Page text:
On the Hot Seat: Inslee budget conceals land grab

When government controls land, it controls people.
That’s one of the reasons our nation’s founding fathers limited the scope and ability of government to hold title to land. But you wouldn’t know that in the West today, where federal and state governments hold title to more than half of all the acreage from Rocky Mountain states to the Pacific Ocean.
In Washington state, according to 2015 data, government agencies control approximately 41 percent of all land.
As a rural resident in Eastern Washington, I think that’s far too much. But most government agencies don’t share my view. In fact, most are looking to expand their control of the land in our state — and along with it, their control of the public.
Gov. Jay Inslee’s proposed budget highlights my point.
In his proposal released last week, the governor wants $115 million allocated to the Washington Wildlife and Recreation Program. If approved by the Legislature, the money would be used primarily to expand government “ownership” of land in the state. His plan is to add at least $30.5 million to the Habitat Conservation Fund and $12.4 million to the Farm and Forest accounts. That money would then be used by the state Department of Fish and Wildlife and a variety of environmental activists to purchase private property in the name of “recreational” opportunities.
That amount doesn’t include the funding Fish and Wildlife is including in its budget to purchase more land. Nor does it include any funds the state departments of Natural Resources, Ecology, etc. are also requesting in the name of “conservation.”
Continued land acquisitions by state and federal agencies concern me. I also take issue with state government using public dollars to help extreme environmental groups buy and control land based on a group’s political agenda.
Looking at the list of potential Fish and Wildlife land grabs in Inslee’s budget, there is a line item to buy two parcels totaling 53.4 acres in Ferry County. The acreage is currently in private ownership, but Fish and Wildlife calls those properties — and others still in private ownership — the “Sherman Creek Inholdings.” That’s because the agency has already purchased most of the land surrounding the acreage and added that land to its Sherman Creek Unit.
The state says the purchase would eliminate the need for easements and improve access to the land for hunting white tailed deer. It also says it needs to control the land to protect the northern goshawk and white headed woodpecker.
I’ve heard that story before: Remember the spotted owl circles and the governments insistence that it needed to control activity on the land to protect the species? Remember the Clinton-era Roadless Initiative? And how about the state’s purchase of the 20,000-acre Grand Coulee Ranch to protect the sharped-tailed gross habitat from development?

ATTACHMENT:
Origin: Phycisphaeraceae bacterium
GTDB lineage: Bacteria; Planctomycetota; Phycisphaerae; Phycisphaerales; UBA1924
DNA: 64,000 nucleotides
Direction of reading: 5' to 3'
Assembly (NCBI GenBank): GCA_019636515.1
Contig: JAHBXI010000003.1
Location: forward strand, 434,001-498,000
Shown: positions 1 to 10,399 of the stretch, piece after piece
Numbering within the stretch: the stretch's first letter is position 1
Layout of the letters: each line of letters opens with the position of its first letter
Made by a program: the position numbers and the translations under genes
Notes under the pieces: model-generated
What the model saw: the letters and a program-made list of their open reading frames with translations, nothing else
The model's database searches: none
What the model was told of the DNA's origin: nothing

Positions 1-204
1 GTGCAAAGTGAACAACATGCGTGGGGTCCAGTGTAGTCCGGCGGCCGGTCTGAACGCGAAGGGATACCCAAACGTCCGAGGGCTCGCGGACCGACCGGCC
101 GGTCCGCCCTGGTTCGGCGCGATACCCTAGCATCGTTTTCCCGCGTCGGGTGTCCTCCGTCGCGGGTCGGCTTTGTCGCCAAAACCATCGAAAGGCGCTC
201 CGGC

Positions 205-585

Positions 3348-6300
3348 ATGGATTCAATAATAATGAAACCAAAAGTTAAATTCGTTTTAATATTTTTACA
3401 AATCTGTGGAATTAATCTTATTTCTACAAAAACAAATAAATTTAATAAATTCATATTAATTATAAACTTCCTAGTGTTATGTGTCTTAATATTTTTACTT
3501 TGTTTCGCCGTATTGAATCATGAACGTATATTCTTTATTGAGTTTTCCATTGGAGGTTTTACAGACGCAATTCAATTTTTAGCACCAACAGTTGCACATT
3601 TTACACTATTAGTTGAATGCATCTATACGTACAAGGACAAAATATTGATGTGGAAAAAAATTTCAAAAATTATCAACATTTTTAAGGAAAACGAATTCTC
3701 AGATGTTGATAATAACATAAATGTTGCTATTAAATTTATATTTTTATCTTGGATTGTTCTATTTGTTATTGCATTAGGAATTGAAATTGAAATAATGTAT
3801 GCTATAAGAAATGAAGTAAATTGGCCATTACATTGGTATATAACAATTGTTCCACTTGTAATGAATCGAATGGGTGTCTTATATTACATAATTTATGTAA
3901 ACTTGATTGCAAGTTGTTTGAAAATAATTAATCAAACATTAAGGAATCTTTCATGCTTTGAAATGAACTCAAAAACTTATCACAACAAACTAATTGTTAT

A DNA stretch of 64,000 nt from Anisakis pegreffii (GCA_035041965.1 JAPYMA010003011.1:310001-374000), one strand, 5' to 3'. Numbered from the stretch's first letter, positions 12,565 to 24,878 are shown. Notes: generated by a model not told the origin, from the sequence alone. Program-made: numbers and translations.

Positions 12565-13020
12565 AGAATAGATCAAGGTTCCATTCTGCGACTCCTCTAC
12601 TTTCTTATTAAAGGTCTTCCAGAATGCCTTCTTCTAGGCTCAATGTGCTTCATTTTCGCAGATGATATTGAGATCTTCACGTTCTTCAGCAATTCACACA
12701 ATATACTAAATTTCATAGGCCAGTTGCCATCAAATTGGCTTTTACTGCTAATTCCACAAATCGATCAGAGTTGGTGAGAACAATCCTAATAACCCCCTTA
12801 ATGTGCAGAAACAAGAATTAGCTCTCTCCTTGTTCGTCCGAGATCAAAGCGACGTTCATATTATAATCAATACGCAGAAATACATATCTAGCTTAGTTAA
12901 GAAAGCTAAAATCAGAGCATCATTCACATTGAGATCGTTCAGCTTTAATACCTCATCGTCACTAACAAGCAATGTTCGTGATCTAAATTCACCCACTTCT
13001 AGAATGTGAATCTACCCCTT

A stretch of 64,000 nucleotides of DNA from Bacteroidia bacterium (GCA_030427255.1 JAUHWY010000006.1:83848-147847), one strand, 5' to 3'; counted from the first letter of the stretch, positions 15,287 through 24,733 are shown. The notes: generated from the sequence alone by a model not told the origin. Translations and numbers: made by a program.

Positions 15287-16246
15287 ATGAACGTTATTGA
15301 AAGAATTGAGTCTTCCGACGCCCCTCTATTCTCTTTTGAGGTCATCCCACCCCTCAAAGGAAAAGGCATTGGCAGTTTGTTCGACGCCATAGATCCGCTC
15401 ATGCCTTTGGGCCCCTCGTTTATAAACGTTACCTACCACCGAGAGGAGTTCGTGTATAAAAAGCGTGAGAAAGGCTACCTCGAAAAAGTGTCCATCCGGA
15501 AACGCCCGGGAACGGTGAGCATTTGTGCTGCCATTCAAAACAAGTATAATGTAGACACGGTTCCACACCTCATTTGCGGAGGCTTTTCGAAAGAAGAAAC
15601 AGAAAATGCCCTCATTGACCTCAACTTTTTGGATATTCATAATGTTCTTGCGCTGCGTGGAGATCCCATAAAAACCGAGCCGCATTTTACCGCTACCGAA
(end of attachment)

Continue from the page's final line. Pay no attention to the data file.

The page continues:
Government agencies, both state and federal, have proven time and time again that they are not able to properly manage the public-owned land for public benefit. Furthermore, these ongoing land acquisitions continue to take their toll on rural economies.
In rural counties like Okanogan, Ferry, Asotin, Stevens and others, municipalities depend on property tax revenues to pay for basic services like roads, law enforcement, fire protection and schools. When government “owns” the land, it makes a much smaller “payment in lieu of taxes” to local coffers.
The decreased funding means less services, higher taxes, or both. It also means a forced change in the culture, heritage and lifestyle in the affected areas.
Furthermore, Inslee’s idea of recreation isn’t the same as those of us who live, work and actually recreate in the mountains and forests east of the Cascades. To me, recreation means hiking, fishing, camping, horseback riding, four-wheeling, snowmobiling, off-roading and much, much more. To enjoy the outdoors, it means keeping dirt roads and trails open to motorized vehicles.
For Inslee and the environmental activists he would give money to, recreation means limiting access to foot or horseback. That comes with forest and mountain road closures and restrictions on activities in the name of so-called “conservation.”
Washington Wildlife and Recreation Coalition Executive Director Christine Mahler calls Inslee’s funding request “legacy level.” Furthermore, she says “beautiful places will be lost for the next generation if we don’t act now” to approve the funding.
But most of the funds won’t be used to protect land actually in danger of development. Take a look at the proposed Sherman Creek Inholdings acquisition south of U.S. Highway 20 near the Columbia River. Do you see any major developments on the horizon? In fact, do you see any major development on the horizon in the area west of the Kettle Falls bridge over the Columbia River?
No. There aren’t any.
The land is not threatened by development.
The proposed acquisition is just a smokescreen for the agency to expand its fiefdom, and its control the activities of visitors and rural residents in Ferry County and nearby Kettle Falls.
There was probably a time when the Washington Wildlife and Recreation Program served a bona fide purpose. But that time’s long past.
The program now provides an end-run around state agencies that don’t want all of their planned land buys to show up directly in their budget. And it has become a funding source for extreme environmental groups that have shut down commercial and recreational opportunities that sustain rural culture, heritage and lifestyle, as well as rural economies.
The Legislature needs to see through this charade and deny all funding for land acquisitions.
— Roger Harnack is the editor and publisher of the Statesman-Examiner and Deer Park Tribune. Email him at publisher@statesmanexaminer.com.